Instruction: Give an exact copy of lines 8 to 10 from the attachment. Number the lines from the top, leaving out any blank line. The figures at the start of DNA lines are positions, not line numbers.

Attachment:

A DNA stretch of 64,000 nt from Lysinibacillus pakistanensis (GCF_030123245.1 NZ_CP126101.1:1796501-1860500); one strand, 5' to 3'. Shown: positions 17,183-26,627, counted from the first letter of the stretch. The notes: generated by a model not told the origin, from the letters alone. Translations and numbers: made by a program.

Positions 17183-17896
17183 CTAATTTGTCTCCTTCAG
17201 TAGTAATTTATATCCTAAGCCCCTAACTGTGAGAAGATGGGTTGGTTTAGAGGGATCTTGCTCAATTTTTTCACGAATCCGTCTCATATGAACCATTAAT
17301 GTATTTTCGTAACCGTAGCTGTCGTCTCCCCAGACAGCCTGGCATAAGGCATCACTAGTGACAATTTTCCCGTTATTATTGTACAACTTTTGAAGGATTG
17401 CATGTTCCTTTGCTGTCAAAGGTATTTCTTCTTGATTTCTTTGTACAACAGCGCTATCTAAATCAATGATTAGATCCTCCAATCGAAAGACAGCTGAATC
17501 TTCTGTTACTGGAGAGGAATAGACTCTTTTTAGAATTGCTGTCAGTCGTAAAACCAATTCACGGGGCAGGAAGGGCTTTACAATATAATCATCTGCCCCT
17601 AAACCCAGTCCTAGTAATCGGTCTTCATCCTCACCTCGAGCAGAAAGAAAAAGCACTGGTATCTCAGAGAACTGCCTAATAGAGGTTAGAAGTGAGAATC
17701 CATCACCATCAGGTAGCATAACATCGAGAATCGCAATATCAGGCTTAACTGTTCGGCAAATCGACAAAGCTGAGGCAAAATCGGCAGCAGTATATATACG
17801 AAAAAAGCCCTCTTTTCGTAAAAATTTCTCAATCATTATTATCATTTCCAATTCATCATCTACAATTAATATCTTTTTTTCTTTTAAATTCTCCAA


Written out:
17601 AAACCCAGTCCTAGTAATCGGTCTTCATCCTCACCTCGAGCAGAAAGAAAAAGCACTGGTATCTCAGAGAACTGCCTAATAGAGGTTAGAAGTGAGAATC
17701 CATCACCATCAGGTAGCATAACATCGAGAATCGCAATATCAGGCTTAACTGTTCGGCAAATCGACAAAGCTGAGGCAAAATCGGCAGCAGTATATATACG
17801 AAAAAAGCCCTCTTTTCGTAAAAATTTCTCAATCATTATTATCATTTCCAATTCATCATCTACAATTAATATCTTTTTTTCTTTTAAATTCTCCAA